From wheat straw to textile fiber

From wheat straw to textile fiber

Researchers in Hamburg want to tap new sources of raw materials - straw, to be precise - in order to obtain cellulose fibers for the textile industry.

Zu Rundballen zusammengepresstes Weizenstroh
The pulp yield from one kilogram of straw is about 40%.

The textile industry's interest in sustainable materials is growing. In particular, this revolves around alternatives to cotton, but also around replacing petroleum-based synthetic fabrics. Expanding the raw material base for textile fibers is the goal of a new research project. As part of the CRF-Sraw project, researchers at the University of Hamburg, together with fiber expert J. Rettenmaier & Söhne, now want to make agricultural residues usable for fiber production.

Obtaining pulp from wheat straw

The focus is on obtaining high-purity pulp from wheat straw. Until now, cellulose-containing textile fibers such as viscose or lyocell have consisted almost exclusively of pulp obtained from wood. But the more people live on earth, the greater the demand for textile fibers and thus for cellulose fibers. Wood is no longer sufficient as a source of cellulose, especially since trees only grow back very slowly and wood is also an important source of raw materials for other industries. Wheat straw, on the other hand, is available in large quantities. According to the German Biomass Research Center (DBFZ), between 4 and 9 million tons of straw remain unused in this country every year. The pulp yield from one kilogram of straw is about 40%.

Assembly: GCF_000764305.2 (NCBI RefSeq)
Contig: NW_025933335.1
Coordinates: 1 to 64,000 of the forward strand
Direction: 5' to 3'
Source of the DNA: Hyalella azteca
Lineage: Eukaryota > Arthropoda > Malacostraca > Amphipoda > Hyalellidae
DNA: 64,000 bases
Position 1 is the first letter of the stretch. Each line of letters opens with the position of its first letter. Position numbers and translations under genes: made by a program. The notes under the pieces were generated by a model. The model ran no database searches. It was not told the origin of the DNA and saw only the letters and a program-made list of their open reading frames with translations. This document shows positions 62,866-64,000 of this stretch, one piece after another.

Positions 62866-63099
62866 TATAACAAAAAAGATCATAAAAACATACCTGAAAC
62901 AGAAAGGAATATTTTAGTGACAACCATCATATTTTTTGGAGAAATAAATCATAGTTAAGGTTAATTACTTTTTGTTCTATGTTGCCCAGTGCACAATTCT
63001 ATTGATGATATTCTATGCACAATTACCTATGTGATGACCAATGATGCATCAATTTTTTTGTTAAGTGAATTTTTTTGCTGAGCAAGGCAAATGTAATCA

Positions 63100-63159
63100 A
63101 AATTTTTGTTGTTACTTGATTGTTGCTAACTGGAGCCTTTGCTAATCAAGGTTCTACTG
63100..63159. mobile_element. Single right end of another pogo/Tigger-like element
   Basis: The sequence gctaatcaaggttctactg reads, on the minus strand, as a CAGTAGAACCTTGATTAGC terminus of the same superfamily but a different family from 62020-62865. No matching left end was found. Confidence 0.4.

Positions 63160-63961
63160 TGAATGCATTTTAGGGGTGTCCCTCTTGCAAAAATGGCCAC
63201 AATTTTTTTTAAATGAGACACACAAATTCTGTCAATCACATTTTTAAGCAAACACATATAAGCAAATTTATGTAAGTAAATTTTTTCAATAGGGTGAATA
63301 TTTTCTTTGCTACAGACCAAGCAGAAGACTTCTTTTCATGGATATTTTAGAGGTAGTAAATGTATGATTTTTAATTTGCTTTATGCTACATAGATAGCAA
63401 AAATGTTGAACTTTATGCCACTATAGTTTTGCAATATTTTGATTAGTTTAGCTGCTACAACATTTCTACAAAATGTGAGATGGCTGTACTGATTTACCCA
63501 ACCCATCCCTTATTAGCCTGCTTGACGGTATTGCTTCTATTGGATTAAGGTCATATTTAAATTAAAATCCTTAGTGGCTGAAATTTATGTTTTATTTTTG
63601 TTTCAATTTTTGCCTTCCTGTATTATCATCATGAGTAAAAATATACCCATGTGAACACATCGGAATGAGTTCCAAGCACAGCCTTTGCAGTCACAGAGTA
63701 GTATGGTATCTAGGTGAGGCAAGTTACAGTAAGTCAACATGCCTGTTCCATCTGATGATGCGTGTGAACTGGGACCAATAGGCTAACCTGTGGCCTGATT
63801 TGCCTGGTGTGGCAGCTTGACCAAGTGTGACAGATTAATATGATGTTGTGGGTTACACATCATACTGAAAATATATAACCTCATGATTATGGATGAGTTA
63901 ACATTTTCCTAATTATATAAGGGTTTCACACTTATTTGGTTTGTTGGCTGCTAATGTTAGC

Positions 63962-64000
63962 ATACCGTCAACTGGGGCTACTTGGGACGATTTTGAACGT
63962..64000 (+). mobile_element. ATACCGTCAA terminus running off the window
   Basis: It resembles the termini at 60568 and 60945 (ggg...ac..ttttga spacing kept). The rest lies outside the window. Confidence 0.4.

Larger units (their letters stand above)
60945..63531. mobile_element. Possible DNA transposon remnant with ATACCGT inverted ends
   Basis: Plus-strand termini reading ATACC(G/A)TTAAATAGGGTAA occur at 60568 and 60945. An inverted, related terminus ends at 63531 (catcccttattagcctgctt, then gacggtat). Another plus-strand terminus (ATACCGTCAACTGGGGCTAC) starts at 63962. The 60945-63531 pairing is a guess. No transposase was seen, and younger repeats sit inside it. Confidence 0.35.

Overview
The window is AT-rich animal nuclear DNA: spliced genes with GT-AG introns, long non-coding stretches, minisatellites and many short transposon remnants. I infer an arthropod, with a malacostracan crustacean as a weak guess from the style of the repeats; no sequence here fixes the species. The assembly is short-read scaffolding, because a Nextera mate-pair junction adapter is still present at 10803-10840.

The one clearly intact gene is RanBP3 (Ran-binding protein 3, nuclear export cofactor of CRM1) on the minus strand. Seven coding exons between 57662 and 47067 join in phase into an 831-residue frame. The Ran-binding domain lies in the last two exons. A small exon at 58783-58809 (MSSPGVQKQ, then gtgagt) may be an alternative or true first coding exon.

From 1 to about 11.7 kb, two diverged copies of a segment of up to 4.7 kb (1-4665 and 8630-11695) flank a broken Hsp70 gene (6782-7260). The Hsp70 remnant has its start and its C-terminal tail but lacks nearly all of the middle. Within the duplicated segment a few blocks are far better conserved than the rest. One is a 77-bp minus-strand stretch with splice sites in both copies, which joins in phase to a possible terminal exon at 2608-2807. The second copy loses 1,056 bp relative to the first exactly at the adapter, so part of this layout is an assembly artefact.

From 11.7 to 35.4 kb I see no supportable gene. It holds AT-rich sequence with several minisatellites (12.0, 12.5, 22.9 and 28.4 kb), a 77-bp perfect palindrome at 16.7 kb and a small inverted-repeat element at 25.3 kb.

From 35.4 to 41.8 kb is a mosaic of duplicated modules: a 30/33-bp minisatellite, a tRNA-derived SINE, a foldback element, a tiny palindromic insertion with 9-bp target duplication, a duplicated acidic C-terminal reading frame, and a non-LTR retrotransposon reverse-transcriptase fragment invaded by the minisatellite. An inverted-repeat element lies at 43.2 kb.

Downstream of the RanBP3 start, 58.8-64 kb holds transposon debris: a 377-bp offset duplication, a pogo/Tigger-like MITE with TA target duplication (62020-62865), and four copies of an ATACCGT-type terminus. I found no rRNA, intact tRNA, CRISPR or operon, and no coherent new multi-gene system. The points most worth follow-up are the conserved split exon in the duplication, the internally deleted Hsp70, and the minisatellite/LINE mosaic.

Making CRF production useful for industry

Preliminary studies have already shown that the lyocell process can be used to obtain high-purity cellulose from wheat straw. Now the team wants to optimize this process to such an extent that the production of so-called cellulosic regenerated fibers (CRF) also works on an industrial scale.

Low energy and chemical consumption

The use of agricultural residues such as cereal straw for fiber production would have several advantages at once: Faster plant growth and lower energy and chemical consumption for fiber digestion can increase pulp production quickly and with less effort. The team believes this creates added value for farmers, improves the supply of raw materials to the textile industry and makes textile production more environmentally friendly.

It is not only wheat straw, however, that can serve as a novel source of cellulose. Other agricultural residues such as grass, hay, hemp or flax could also expand the range of sustainable textile fibers in the future. The CRF-Sraw project runs until the end of 2024 and is funded by the German Federal Ministry of Food and Agriculture.